The show opens on Klingons, and it is a new version of them. The have covered the actors in prosthetics. Except for the albino Klingon, the newer Klingons are darker and look more alien. They seem to have more ridges, and they don’t have any visible hair. They are wearing more armor than the Klingons from the past series did. These Klingons only speak in Klingon, and hearing them only speak in Klingon was probably more authentic, it also made them more inaccessible. I read the close captioning of what they said, but I’m not interested in them doing this for the whole season. I don’t think it adds anything for the viewer.
Michael Burnham is the main protagonist of this series, and she primarily dealt with three people, her Captain and mentor, Philippa Georgiou, her crewmate and competitor, Lt. Saru, and her foster father, Sarek. Her relationship with Captain Georgiou was primarily mentor/mentee, with a strong shading of mother/daughter. Burnham is clearly Georgiou’s favorite, and that blinds her to some of Burnham’s shortcomings. Her first officer is clearly brilliant and brave, but she is stubborn and pigheaded. Burnham’s love for her captain, and her need to protect her and the crew made her make some rash decisions, like mutiny. She has a slightly antagonistic relationship with Lt. Saru. She does not seem to respect him because of his cautious or cowardly attitude. They seem to balance each other out, but I think Georgiou appreciates both of them more than they appreciate each other. I’ll talk more about the relationship between Burnham and Sarek in the next episode. Even though he is emotionally distant to her, it’s clear that he loves her, and that she seeks his approval. We know that the Klingons killed her parents and it shades her attitude towards them even if Burnham doesn’t see it herself.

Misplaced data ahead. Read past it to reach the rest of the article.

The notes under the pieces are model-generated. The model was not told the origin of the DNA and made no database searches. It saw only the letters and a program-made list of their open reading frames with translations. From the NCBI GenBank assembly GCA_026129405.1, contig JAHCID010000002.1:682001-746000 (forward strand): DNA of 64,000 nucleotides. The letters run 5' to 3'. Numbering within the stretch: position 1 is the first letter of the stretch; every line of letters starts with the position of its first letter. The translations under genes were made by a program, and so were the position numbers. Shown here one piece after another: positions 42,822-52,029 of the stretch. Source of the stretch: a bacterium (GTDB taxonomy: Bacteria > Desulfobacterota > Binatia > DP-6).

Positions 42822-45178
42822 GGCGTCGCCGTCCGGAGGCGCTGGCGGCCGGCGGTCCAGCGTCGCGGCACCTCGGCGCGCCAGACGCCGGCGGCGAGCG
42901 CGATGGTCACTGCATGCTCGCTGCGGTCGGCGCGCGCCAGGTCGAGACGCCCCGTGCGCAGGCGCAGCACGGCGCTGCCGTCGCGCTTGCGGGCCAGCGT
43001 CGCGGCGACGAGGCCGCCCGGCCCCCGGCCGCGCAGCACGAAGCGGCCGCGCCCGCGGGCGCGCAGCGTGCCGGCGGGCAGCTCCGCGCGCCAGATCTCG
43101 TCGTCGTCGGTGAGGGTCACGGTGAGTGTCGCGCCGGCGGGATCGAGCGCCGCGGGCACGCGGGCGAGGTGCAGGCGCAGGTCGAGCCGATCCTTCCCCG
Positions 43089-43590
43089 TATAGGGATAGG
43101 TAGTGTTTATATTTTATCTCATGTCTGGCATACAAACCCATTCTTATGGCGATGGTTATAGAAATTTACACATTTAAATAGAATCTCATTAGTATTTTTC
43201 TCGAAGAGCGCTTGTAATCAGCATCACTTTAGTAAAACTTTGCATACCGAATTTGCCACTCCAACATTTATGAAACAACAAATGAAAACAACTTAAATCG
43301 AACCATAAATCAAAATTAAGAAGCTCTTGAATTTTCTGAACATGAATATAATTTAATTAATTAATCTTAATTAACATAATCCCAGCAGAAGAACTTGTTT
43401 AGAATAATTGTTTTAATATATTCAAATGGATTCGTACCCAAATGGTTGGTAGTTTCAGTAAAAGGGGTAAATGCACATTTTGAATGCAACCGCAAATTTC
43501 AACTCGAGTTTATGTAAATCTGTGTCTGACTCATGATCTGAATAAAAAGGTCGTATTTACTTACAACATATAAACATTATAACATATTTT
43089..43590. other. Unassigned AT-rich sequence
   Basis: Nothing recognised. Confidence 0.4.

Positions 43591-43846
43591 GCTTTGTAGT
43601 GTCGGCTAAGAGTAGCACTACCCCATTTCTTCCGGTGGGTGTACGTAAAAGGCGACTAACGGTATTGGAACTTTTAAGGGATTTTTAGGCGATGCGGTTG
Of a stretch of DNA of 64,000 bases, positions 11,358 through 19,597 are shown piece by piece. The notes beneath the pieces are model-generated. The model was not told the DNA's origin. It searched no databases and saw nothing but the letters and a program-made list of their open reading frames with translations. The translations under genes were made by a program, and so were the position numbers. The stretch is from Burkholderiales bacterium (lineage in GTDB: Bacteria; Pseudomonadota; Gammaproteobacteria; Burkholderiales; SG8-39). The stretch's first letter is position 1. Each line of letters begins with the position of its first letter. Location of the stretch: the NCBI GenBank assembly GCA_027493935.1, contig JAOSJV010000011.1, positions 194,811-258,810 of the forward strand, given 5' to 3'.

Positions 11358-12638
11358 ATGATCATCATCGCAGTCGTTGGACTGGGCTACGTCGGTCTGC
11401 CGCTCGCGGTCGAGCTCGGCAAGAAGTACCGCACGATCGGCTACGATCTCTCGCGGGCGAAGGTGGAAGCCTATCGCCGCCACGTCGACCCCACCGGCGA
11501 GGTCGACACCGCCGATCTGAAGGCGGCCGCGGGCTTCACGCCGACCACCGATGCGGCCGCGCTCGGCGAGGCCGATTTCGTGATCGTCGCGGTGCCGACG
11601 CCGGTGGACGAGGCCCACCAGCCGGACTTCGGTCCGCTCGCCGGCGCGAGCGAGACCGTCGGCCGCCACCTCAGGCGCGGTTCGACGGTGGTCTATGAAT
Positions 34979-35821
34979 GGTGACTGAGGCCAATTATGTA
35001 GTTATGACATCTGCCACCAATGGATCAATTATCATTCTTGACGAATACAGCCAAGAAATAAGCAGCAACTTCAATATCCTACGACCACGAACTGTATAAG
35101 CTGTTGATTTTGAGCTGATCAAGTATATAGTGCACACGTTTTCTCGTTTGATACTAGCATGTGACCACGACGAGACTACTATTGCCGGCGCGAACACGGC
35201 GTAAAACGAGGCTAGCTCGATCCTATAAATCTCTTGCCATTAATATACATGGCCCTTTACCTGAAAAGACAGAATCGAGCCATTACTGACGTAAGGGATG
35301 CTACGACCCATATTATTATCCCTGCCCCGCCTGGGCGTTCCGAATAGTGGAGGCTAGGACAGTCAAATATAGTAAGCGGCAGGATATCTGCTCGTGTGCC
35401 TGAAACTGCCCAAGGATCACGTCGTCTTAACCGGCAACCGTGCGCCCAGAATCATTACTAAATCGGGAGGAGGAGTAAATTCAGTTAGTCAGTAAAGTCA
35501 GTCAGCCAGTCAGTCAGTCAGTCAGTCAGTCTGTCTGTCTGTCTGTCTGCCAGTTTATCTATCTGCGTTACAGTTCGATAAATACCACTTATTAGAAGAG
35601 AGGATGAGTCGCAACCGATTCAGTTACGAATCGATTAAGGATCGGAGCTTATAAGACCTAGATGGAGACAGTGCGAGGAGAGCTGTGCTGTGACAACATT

The show is gorgeous. The set designs are finely tuned. The show looks better than the other shows because they have a larger budget. One thing I have a bone to pick with them are the holograms. They had holodecks starting with TNG. During the TOS era, they didn’t have or at least used hologram technology. The hologram technology they used for the show is more advanced than what Picard had. If you are going to make the show a prequel to TOS, don’t have them look technologically more advanced than the other series. I know we have made special effects advancements over the 60’s and 90’s, but it shouldn’t make the technology on the show seem more advanced.